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How To Put Together A Great Art Portfolio

The opinions expressed in this article are the writer’s own and do not reflect the views of Her Campus.
This article is written by a student writer from the Her Campus at VCU chapter.

Portfolio: the dreaded word of every art student, current or aspiring. It’s intimidating to put together a compilation of your finest work, especially when you might not know what is considered “good” or “bad” in the art world. If you struggle with website building or just want to have a more professional-looking website, here are a few tips and tricks I’ve learned over the years as a VCUArts student!

Pick A Cohesive Theme

Color scheme and fonts are the main things you need to worry about when you’re starting out your portfolio site. Whether you’re starting out on a preset from a website or from scratch, fonts as an artist start to form an identity for your website while colors can establish a narrative and mood. This doesn’t necessarily have to be complicated or overwhelming, just start with something you like. You can always change it later — that’s the beauty of working on a live webpage!

Be Consistent

When someone is looking through your body of work, they tend to notice minute differences in your text or website between pages. It’s important to make sure that each webpage has the same consistent setup. For example, when displaying your work, you may choose to put the title first, then the materials used, then the date. If on one page the order is changed, it could ultimately confuse the viewer since most people will be skimming through your website. Consistency is also easily established by making a sidebar or navigation bar that appears on every page.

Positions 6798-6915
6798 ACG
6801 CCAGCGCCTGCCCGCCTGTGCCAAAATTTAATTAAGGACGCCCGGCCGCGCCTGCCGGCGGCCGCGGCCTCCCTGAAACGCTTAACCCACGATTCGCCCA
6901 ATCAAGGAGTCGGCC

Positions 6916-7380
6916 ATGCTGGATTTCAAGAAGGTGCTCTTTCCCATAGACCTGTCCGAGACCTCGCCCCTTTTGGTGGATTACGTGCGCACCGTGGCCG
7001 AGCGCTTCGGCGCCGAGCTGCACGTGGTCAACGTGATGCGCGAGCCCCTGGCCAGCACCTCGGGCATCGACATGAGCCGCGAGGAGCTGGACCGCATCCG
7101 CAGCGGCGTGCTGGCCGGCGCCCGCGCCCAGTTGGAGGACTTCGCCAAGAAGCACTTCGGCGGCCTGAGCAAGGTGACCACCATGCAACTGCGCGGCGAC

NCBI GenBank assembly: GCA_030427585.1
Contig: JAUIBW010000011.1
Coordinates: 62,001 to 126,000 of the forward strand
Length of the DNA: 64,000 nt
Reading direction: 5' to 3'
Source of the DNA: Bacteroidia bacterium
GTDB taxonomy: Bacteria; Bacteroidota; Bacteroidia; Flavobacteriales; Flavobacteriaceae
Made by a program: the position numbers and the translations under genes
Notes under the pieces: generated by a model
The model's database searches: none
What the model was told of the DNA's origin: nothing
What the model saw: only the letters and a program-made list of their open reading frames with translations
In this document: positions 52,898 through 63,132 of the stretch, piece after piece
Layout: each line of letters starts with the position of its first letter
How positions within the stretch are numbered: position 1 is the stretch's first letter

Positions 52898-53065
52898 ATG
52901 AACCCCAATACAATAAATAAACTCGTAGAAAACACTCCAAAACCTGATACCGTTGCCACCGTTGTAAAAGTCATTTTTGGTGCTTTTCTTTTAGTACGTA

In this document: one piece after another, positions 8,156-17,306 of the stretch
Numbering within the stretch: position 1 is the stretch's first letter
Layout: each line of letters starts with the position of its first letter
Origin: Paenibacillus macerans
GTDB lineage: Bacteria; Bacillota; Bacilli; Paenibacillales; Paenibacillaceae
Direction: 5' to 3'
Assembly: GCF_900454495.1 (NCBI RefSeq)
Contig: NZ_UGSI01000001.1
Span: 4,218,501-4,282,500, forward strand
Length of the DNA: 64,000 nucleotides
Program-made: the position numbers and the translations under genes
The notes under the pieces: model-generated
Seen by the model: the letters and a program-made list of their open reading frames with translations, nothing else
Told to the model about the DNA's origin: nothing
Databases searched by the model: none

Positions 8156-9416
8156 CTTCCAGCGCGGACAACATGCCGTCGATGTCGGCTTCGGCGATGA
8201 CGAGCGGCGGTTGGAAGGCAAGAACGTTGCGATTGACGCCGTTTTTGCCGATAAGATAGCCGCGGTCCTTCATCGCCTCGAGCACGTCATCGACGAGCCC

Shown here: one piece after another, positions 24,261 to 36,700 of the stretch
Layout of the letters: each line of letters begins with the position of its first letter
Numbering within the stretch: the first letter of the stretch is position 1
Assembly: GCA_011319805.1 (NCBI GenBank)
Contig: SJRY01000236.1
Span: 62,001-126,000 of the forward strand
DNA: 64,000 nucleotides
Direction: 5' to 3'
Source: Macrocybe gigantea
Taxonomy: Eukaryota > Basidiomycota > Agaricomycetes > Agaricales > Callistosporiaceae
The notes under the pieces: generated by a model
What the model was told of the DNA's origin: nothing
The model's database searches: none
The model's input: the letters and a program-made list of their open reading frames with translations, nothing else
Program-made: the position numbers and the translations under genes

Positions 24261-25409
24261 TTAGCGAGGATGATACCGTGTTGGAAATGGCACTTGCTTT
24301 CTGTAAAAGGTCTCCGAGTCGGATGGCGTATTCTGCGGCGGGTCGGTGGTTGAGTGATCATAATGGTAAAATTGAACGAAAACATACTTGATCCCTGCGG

Make It Accessible

Now that you have established a consistent theme, you can now pay attention to the following questions: is my website easily accessible to the general public? In other words, can people read the words on my website? Does the color of the font clash with the background? Will people understand what I am trying to achieve? 

Include Your Favorite And Best Work

This is the hard part. It’s extremely difficult to tell what should be displayed. You might have less work than you would like, or maybe you have too much and are overwhelmed with narrowing it down. I would recommend a portfolio to contain 10-15 pieces, although you may choose to put more or less; do what is best for you and your own needs. 

I would say to pick the work that you feel excited about. If someone asked you questions about it, would you have the answers? Would you want to answer them? You can consider if the work shows your technical skills, creativity or showcases a particular topic you feel is important to you. 

Getting another person to look over your work with a fresh pair of eyes is also important in order to better understand how someone who just stumbled across your website or artwork would react to it. 

Include Information About Yourself

Give potential clients and employers a way to contact and get to know you! This can be achieved through an about you page or putting this information on your sidebar. Include your credentials, skills, what drives you and any other information that you feel would be relevant. Don’t forget to include your resume as well!

Courtney Te is a Graphic Design major and a Psychology minor at Virginia Commonwealth University. She is passionate about animals, writing and graphic design.